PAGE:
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Zikhronei HaOvrim L’Vracha: Transgender Day of Remembrance

Zikhronei HaOvrim L’Vracha: Transgender Day of Remembrance

candle against dark background

One of the realities of transgender life today is the specter of transphobic violence. While tremendous progress is being made toward transgender rights and equity, we are, sadly, plagued by violence against trans people on a regular basis. This year, twenty-three transgender people, mostly trans women of color, were killed as a result of transphobic violence. In 2016, that number was 27. These numbers do not even begin to count all of those who were the victims of violence who were not killed.

In response to this trend, the Transgender Day of Remembrance (TDOR) was created in 1998, specifically in response to the death of Rita Hester on November 28. Since then, vigils have been held yearly to commemorate the lives lost to this violence every year. Not a year has gone by in which there was not a list to be read out on this day. This year, Transgender Day of Remembrance falls on Monday, November 20.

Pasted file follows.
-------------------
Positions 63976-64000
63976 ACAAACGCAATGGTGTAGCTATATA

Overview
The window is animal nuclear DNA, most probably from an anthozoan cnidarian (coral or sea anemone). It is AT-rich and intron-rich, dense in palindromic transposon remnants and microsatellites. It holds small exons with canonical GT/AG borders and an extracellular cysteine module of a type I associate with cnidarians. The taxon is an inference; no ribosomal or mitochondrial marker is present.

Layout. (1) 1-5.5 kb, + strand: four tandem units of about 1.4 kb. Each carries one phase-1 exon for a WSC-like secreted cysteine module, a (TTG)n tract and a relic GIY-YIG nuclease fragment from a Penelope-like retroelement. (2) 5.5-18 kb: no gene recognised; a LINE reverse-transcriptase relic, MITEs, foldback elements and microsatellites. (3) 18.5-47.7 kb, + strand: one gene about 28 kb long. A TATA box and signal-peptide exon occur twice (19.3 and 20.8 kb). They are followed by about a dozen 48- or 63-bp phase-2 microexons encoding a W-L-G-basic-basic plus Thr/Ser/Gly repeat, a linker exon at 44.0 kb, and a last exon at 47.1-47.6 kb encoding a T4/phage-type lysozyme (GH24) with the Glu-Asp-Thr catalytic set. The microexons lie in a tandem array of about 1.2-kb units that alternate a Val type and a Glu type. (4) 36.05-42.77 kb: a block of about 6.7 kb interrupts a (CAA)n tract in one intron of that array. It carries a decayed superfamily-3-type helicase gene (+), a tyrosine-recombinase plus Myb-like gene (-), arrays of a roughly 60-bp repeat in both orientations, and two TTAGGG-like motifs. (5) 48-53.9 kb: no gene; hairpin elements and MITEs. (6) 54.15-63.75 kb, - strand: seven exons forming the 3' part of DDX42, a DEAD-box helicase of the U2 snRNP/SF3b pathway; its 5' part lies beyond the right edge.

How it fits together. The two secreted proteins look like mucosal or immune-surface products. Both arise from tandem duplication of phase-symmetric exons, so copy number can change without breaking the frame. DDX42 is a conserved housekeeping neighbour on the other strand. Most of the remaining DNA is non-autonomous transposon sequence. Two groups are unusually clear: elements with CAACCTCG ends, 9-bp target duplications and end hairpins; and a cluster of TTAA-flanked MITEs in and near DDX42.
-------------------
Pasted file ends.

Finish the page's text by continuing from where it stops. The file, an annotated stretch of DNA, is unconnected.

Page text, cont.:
In Reform congregations, acknowledgements and observances of TDOR can be an important way to show transgender congregants that their community is not silent when it comes to the issues they face daily. These can also be ways to declare to surrounding communities that Reform Jews will not accept sinat chinam, baseless hatred, in our midst. Our Jewish values compel us to comfort the bereaved and oppressed, as well as to speak openly against oppression. 

In that light, the Urgency of Now: Transgender Rights Campaign is encouraging Reform congregations to honor TDOR this year, be that by hosting a vigil on the day itself, encouraging members to attend a vigil locally, acknowledging TDOR during kaddish on the previous Shabbat, or by some other means. Keshet has put together a guide for Jewish communities to honor TDOR, including readings for services to commemorate TDOR.

It is all of our responsibilities to let our congregants and communities know that we stand in solidarity with oppressed populations. Recognizing TDOR is an important and meaningful way to do that.   

​Lea Andersen is a first year rabbinical student at Hebrew Union College-Jewish Institute of Religion. She is a member of Temple Emanu-El in Sarasota, FL.

Published: 11/14/2017